Football: Ramsey struggles as offense turns ball over four times

Peyton+Ramsey+looks+to+throw.+The+graduate+transfer+quarterback+finished+Saturday%27s+game+with+210+yards+and+two+interceptions.+

Courtesy of Northwestern Athletics

Peyton Ramsey looks to throw. The graduate transfer quarterback finished Saturday’s game with 210 yards and two interceptions.

Andrew Golden, Gameday Editor


Football


On Northwestern’s quest for its first Big Ten West Division title two years ago, Clayton Thorson provided the steady quarterback play needed to knock off then-No. 20 Michigan State in East Lansing. He threw for 373 yards and three touchdowns as the Wildcats won 29-19.

Thorson always found a way to play his best against the Spartans. In three games against Michigan State, he completed 70 percent of his passes for 1,010 yards, eight touchdowns and three interceptions. When Thorson played well against the Spartans, the offense followed suit.

With a chance to clinch their second Big Ten West title in three years Saturday, the Cats needed Peyton Ramsey to spearhead NU to a road victory.

It wasn’t Ramsey’s finest performance. Ramsey finished the game 21-for-43 with 210 yards and two interceptions as NU watched its College Football Playoff hopes slip away.

“We gotta make plays when we have the opportunity to make plays,” Ramsey said. “There were plenty of them out there. Plenty of plays to be made, especially on third down so just gotta be better. Just gotta execute better and that’s really what it comes down to.”

Ramsey’s first two starts against the Spartans as Indiana’s quarterback weren’t great either. He completed 68 percent of his passes for 430 yards, two touchdowns, two picks and two Hoosiers losses. Ramsey got off to a rough start against the Spartans.

Ramsey was inconsistent through the air in the first half, at times overthrowing receivers or making errant throws. He threw his first interception of the game on a fourth-down play in Michigan State territory — although the play could’ve been called back for pass interference.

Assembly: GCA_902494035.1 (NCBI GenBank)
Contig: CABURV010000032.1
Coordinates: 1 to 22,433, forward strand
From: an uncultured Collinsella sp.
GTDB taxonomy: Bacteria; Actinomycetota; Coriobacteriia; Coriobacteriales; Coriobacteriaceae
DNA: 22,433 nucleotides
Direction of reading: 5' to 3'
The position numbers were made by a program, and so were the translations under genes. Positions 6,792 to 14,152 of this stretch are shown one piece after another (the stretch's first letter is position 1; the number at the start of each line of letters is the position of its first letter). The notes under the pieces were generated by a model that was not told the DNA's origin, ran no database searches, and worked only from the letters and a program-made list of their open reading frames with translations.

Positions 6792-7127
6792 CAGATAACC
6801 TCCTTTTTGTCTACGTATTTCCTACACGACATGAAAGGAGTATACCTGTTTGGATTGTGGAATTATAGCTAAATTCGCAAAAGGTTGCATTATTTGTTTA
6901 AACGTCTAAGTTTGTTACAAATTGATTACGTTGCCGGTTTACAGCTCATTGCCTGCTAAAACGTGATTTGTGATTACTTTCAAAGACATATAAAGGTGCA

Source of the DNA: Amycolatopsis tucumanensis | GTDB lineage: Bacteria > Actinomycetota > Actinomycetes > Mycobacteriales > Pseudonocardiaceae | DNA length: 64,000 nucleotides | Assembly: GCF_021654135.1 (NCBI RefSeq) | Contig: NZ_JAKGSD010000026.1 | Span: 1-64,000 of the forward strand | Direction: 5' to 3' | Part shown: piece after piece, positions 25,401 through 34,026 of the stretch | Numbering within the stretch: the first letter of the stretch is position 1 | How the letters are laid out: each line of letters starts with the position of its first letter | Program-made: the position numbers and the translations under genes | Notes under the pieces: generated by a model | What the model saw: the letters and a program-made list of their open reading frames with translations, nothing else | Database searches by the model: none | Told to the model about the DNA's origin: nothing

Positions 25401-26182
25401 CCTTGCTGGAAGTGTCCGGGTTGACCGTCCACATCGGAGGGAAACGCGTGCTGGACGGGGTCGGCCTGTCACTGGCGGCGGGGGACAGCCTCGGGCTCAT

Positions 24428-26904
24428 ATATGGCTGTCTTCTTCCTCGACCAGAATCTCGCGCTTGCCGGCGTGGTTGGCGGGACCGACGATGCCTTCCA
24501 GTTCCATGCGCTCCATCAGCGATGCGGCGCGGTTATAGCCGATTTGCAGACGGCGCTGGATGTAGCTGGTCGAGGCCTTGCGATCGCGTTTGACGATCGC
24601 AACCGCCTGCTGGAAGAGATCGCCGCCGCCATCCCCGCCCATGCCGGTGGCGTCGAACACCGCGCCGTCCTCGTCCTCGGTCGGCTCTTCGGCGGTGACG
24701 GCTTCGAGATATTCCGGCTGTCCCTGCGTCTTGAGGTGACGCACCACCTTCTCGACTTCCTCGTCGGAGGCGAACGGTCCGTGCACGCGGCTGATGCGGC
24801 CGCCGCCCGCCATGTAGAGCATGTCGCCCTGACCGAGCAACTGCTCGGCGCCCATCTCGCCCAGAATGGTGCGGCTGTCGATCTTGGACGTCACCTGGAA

The graduate transfer’s second interception came midway through the fourth quarter when Ramsey tried to force a pass to junior wideout Berkeley Holman, but got picked off by the Spartans’ Shakur Brown.

On the very next drive, he almost got picked off for a third time trying to throw the ball across field to senior Riley Lees.

“We didn’t come up here and play clean football,” coach Pat Fitzgerald said. “Michigan State played clean enough to win and we credit them.”

But Ramsey did have bright spots in Saturday’s loss. The Cats’ best drive of the game wouldn’t have been possible without Ramsey.

NU came out of the locker room at half down 11 points and quickly made it four. Ramsey completed his first three passes and got everyone involved — a 16-yard strike to senior wideout Ramaud Chiaokhiao-Bowman, a 27-yard bomb to Lees and then a 12-yard pass to Chiaokhiao-Bowman a few plays later.

Ramsey finished off the drive by calling his own number on fourth down and running a bootleg in for a touchdown.

NU’s struggles offensively on Saturday weren’t strictly an indictment of Ramsey either.

He was without one of his favorite targets, graduate transfer tight end John Raine, as well as starting right guard Ethan Wiederkehr. The running game averaged a dismal 1.7 yards per carry and Ramsey got sacked four times and was hit six more.

It also didn’t help that the Cats played from behind for the majority of the game, forcing NU’s offense to become more predictable. Ramsey said that allowed the Spartans to focus on rushing him more because they didn’t have to worry about the run later in the game.

The Cats will have to play cleaner moving forward and it starts with Ramsey, who had two of the team’s four turnovers Saturday.

“It comes all the way full circle, Ramsey said. “You gotta play better from start to finish and you don’t give defenses those kinda opportunities to get after you there in the fourth quarter.”

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